Measure the dimensions of the space you plan to fill with the microwave. Before comparing the features a microwave offers, determine the size of the microwave you want. If you have a larger space, keep in mind how much food you will heat at a time. Even if you have two cubic feet of space, if you only microwave food for yourself, you may save money by purchasing a smaller microwave.
Pay an extra $10 to $20 (2010 prices) for a cooking sensor to prevent the microwave from heating your food for too long. According to Consumer Search, they are well worth the money. According to CNET, the sensors also help reduce your electric bill by limiting the overcooking time.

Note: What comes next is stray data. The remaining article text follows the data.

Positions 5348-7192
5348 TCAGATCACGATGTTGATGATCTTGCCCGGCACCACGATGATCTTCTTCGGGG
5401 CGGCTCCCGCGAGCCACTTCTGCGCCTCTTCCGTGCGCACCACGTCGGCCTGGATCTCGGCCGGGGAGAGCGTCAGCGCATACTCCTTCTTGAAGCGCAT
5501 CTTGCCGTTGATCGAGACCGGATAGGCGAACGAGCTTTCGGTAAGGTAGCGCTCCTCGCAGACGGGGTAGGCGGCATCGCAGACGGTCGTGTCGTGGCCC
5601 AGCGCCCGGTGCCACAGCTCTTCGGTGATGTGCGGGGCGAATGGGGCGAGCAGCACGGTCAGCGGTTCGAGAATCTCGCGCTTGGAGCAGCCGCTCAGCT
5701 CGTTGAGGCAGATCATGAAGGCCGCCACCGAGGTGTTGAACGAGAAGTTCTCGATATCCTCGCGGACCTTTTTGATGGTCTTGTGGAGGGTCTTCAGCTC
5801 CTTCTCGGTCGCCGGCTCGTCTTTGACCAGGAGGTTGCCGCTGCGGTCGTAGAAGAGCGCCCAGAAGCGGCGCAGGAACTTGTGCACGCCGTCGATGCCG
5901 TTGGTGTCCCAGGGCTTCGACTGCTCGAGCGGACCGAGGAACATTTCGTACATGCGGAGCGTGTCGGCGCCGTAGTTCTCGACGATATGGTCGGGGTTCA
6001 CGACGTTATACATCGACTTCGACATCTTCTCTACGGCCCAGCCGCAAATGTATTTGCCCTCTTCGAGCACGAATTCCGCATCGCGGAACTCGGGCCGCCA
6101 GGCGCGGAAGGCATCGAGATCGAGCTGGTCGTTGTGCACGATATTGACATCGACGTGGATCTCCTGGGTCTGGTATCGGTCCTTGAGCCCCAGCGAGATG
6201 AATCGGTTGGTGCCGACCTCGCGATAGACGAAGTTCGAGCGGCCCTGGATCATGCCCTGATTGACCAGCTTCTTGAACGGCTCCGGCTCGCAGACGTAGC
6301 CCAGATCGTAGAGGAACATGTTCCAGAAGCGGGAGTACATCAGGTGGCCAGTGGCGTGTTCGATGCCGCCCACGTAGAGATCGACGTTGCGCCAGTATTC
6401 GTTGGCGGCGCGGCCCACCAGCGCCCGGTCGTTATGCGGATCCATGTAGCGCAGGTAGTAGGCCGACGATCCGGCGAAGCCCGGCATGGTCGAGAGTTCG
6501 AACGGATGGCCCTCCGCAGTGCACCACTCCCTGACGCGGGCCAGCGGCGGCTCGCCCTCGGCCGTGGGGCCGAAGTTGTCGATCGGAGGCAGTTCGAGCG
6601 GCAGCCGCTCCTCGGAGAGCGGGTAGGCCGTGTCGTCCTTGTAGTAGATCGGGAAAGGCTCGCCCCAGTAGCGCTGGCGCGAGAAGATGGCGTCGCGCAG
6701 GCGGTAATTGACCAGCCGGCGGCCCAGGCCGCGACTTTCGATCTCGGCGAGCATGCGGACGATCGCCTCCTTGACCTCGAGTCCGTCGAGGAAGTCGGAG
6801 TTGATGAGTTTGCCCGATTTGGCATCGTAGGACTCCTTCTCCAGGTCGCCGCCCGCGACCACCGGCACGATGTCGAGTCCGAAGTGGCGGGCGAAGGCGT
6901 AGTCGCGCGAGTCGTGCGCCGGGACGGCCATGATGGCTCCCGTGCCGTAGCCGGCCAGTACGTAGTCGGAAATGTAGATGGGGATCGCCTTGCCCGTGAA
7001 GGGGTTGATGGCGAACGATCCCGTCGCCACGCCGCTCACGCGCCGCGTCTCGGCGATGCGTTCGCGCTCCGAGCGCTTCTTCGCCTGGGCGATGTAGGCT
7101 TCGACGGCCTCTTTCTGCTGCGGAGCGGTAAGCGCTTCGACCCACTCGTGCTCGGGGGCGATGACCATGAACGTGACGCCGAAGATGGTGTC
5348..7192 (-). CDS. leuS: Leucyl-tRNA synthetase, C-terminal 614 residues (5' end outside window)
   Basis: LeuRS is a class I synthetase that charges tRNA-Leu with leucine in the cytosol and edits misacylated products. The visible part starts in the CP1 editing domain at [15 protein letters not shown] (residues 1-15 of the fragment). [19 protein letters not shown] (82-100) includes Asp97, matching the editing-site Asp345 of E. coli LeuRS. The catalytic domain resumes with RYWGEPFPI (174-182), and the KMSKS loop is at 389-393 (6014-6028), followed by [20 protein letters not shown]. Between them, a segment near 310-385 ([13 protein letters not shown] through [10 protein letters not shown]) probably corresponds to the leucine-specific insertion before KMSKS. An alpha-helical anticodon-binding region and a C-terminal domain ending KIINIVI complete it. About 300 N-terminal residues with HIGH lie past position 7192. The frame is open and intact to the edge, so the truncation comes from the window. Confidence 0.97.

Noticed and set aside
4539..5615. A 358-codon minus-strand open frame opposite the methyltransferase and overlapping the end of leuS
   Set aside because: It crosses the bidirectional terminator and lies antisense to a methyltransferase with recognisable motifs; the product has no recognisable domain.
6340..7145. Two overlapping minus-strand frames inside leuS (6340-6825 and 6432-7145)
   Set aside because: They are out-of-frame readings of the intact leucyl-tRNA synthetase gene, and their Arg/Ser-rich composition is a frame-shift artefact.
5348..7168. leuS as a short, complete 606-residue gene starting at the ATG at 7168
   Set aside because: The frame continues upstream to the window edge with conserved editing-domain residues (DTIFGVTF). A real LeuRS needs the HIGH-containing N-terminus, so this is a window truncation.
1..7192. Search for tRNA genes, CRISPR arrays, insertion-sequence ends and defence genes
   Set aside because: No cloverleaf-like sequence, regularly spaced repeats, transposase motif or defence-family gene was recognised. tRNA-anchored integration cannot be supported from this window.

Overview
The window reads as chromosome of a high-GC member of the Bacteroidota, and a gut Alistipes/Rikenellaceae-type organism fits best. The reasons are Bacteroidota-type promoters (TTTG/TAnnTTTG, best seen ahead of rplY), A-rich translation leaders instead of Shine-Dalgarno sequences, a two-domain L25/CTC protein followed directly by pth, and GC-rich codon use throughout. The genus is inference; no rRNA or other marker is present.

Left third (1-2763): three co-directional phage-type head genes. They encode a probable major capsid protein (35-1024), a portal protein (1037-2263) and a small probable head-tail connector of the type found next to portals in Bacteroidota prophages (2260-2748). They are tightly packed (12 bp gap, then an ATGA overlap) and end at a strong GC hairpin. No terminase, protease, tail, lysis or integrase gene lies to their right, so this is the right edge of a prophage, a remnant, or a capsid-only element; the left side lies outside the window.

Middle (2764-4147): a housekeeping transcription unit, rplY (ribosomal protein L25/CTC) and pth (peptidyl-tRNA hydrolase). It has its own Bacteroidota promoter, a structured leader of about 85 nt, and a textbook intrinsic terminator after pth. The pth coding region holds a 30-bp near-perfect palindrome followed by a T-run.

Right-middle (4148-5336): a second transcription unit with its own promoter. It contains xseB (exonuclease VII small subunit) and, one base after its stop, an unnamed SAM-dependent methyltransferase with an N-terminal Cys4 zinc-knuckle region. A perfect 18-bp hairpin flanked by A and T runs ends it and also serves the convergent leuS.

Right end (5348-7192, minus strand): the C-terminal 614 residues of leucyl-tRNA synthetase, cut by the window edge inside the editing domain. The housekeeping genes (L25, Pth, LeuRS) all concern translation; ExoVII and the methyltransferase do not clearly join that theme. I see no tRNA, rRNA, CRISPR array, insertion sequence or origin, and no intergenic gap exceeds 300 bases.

Listen to the microwave running or look up the noise level of the microwave. The noise is measured in sones. One sone is very quiet, about the amount of noise of a running refrigerator, while four sones is about the noise generated by two people talking. If noise bothers you, it may be worth paying extra for a quieter microwave.
Select a microwave oven with a higher wattage rating if you plan to cook a lot of food at once. The higher the wattage rating, the faster the microwave oven will heat your food. Use 1,100 as a base wattage because that is the wattage most frozen foods base their cooking instructions on.
Pay a premium for microwaves that have a warming feature. Warming features allow you to leave food in the microwave to keep it warm until you're ready to serve it. If you only reheat leftovers, this is probably unnecessary. If you want a way to keep different courses of a meal warm until they are to be served, this can be a big help.